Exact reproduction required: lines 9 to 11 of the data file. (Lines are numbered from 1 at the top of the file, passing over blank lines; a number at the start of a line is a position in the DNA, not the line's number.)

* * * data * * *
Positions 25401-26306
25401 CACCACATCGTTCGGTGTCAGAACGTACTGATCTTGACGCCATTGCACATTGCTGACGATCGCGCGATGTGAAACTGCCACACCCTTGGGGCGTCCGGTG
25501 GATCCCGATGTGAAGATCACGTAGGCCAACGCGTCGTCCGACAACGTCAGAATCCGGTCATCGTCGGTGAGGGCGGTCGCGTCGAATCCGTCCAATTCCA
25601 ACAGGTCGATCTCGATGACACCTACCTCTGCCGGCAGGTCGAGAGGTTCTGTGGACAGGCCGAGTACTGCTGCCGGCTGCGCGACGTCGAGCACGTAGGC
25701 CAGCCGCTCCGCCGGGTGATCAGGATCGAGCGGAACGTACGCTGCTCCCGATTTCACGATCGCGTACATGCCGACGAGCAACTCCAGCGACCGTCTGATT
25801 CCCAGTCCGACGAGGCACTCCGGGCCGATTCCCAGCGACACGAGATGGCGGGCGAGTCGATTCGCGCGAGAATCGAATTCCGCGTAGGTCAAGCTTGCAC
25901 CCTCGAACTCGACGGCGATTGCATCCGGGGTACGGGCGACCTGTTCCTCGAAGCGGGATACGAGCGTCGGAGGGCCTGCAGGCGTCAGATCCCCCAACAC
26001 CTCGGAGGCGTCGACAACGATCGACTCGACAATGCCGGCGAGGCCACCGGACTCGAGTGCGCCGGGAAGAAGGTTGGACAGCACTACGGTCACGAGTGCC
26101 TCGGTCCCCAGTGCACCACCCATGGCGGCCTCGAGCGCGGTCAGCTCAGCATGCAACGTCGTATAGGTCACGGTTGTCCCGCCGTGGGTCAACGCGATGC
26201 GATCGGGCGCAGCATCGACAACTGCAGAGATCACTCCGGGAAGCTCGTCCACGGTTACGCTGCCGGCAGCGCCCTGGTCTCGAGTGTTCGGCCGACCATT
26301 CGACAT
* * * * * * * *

26101 TCGGTCCCCAGTGCACCACCCATGGCGGCCTCGAGCGCGGTCAGCTCAGCATGCAACGTCGTATAGGTCACGGTTGTCCCGCCGTGGGTCAACGCGATGC
26201 GATCGGGCGCAGCATCGACAACTGCAGAGATCACTCCGGGAAGCTCGTCCACGGTTACGCTGCCGGCAGCGCCCTGGTCTCGAGTGTTCGGCCGACCATT
26301 CGACAT